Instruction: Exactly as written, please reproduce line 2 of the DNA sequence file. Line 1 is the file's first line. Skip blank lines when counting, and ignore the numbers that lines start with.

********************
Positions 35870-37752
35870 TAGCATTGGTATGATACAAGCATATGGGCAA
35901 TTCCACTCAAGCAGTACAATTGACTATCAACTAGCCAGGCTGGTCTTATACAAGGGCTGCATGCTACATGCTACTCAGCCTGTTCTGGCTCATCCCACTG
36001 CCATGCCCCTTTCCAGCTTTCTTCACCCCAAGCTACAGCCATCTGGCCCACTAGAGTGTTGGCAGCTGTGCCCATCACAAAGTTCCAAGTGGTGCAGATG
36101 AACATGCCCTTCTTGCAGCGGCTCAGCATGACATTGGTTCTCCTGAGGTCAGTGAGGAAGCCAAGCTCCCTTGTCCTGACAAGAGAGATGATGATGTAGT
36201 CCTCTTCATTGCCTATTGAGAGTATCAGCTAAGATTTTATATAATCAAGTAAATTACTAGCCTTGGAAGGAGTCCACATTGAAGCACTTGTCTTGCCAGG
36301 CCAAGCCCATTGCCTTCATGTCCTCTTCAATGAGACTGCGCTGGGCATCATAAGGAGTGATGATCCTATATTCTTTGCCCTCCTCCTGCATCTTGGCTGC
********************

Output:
35870 TAGCATTGGTATGATACAAGCATATGGGCAA